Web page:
The instructor wasn’t afraid to go heavy on the torque herself, which – combined with a great workout playlist that wasn’t exclusively EDM – motivated us to reach a record high heart rate of 181 bpm.
Fair warning, the bikes are older and more basic than most other studios in the District, and the sound system leaves a lot to be desired – but, weirdly enough, that’s part of Biker Barre’s charm.
Our two cents: If you’re looking for a community driven studio where you can break a sweat without breaking the bank, Biker Barre should be number one on your list.
$25 per class / 354 cals = 7cents per cal
$150 unlimited spin and barre (assuming 2 classes per week) / 354 cals = 5 cents per cal
$15 student/military/teacher class = 4 cents per cal
FlyWheel Sports – 824 9th Street NW
Walk into FlyWheel and you might think you’ve been magically transported to a cycling studio in the year 2030. Located at CityCentre in the heart of D.C., the modern space has been optimized for convenience and efficiency in order to better serve its corporate clientele.
IPad log-in stations, complimentary shoe rentals and RPM/torque sensors on each bike are just a few of the perks of membership. No more lines – especially great for people short on time or patience – and no more toting around those sweaty sneakers in your gym bag for the rest of the afternoon.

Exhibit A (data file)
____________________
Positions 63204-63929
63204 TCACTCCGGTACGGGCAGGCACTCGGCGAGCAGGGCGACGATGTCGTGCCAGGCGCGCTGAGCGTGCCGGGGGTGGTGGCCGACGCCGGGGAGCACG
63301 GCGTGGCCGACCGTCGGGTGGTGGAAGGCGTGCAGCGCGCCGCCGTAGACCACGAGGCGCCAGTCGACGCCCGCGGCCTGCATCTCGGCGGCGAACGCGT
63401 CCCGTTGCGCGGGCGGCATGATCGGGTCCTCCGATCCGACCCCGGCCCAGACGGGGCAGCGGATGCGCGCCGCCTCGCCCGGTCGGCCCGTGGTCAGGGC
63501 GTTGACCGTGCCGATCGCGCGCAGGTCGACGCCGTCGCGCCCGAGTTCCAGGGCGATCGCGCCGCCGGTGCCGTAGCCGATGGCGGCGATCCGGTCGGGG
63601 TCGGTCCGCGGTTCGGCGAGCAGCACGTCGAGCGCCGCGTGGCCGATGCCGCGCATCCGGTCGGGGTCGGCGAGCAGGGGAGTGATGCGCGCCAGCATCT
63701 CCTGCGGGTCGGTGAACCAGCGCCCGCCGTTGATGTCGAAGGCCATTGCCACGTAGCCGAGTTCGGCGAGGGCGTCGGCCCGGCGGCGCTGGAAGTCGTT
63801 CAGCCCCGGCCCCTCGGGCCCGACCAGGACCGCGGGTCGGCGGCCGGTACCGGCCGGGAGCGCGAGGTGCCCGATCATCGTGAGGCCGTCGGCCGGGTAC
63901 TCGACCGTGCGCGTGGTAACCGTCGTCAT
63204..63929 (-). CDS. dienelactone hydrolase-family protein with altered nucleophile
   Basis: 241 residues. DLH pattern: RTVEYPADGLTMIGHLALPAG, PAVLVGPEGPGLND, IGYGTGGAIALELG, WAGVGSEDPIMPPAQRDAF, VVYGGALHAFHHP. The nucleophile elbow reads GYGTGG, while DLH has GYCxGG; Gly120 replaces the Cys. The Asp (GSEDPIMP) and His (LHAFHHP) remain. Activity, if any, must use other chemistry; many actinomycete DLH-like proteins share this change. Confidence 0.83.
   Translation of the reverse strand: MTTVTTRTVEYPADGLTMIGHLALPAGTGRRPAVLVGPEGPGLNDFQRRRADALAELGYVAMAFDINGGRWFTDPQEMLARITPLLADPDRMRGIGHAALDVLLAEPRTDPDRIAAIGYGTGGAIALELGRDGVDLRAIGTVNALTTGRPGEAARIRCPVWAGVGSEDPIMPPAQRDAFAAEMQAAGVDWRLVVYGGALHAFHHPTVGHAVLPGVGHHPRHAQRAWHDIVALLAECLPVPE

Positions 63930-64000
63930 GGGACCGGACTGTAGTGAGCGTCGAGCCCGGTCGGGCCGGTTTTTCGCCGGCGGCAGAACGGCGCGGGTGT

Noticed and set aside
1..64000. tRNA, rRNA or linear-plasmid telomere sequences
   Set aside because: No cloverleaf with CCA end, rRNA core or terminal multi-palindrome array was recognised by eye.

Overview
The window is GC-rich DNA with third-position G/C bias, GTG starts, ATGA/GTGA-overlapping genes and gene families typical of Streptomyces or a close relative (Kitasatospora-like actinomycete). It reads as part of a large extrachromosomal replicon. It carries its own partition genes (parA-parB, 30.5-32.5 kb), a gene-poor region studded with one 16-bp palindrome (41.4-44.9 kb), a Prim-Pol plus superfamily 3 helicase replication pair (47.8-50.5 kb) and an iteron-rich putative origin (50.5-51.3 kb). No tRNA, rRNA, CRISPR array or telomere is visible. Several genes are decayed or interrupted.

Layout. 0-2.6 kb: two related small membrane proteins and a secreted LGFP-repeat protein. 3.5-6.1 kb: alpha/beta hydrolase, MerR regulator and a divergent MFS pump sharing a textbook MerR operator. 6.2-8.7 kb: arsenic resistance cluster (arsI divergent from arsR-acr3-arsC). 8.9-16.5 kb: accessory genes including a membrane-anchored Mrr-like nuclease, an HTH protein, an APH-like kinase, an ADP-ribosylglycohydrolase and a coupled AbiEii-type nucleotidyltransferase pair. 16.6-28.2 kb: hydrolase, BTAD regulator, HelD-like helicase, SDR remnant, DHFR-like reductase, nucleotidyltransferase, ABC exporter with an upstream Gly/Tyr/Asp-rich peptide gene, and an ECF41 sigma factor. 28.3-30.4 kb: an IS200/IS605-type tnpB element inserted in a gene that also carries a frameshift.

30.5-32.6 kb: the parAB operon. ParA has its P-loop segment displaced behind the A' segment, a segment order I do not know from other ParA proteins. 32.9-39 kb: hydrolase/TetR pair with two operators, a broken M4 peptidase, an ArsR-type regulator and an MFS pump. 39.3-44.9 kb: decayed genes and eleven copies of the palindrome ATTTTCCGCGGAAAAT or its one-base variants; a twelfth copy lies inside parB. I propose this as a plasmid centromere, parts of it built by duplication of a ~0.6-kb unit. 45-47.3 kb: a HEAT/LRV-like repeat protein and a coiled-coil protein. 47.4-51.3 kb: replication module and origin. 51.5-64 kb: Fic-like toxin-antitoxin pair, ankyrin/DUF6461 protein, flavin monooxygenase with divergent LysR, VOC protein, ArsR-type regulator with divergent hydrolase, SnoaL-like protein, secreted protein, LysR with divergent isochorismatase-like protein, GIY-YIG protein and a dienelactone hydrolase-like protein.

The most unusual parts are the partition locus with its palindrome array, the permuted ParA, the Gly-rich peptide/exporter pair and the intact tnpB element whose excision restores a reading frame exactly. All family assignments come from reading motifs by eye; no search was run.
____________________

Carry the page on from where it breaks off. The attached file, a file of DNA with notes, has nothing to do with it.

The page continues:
Enter the stadium (FlyWheel’s name for its futuristic spin room) and you’ll immediately feel as if you’re in a Miami nightclub. Uplighting and the latest hits from your favorite artists set the tone for a high energy class, which is matched from start to finish by the intensity of the hard-bodied instructor.
Unlike some other studios, the instructors at FlyWheel cue their classes using the RPM and torque sensors on each bike. If you’re remotely competitive (which we are) then you’ll love ‘The Leader Board’ – a running scoreboard which ranks your power output relative to your fellow FlyWheelers.
The class was one of the toughest we’ve been to in the city – but a few things need to be said.
First off, for all of its conveniences, FlyWheel doesn’t have an adequate number of showers to serve the morning and lunch rush crowds. Yesterday morning, the line-up to get a rinse was 8 deep! Forget trying to put your makeup on either, because space in the bathroom is at a premium during peak hours.